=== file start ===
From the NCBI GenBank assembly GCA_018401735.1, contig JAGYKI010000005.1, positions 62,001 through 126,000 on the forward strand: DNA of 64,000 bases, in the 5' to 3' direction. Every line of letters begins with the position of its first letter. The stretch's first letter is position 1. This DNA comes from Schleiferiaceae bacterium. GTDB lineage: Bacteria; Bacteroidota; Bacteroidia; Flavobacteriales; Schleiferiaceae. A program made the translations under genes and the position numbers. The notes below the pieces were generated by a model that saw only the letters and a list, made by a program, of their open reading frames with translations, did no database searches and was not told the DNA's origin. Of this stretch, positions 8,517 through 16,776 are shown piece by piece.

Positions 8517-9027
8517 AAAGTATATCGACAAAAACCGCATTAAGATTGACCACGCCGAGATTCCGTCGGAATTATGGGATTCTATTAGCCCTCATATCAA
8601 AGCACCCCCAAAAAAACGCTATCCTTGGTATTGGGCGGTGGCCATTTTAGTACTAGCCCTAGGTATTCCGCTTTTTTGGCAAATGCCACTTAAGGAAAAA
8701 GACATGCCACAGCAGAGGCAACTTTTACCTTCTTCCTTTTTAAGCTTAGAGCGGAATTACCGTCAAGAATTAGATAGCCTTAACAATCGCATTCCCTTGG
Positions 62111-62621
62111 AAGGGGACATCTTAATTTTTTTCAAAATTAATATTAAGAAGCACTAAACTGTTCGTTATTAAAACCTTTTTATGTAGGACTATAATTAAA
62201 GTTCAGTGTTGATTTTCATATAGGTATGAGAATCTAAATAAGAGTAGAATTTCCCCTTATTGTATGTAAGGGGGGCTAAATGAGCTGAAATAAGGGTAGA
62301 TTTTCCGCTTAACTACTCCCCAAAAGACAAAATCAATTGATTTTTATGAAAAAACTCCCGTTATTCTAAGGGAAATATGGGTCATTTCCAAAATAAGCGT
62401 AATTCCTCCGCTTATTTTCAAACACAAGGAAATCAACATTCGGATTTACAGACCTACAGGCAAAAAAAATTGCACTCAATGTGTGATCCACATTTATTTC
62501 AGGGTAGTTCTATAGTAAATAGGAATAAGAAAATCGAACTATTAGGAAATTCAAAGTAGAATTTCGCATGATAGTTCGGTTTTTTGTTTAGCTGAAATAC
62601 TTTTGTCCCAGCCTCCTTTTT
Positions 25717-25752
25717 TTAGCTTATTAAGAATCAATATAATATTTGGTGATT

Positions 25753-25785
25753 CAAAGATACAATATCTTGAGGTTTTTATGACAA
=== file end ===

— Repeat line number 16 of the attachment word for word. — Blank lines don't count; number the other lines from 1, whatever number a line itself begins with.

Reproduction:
25753 CAAAGATACAATATCTTGAGGTTTTTATGACAA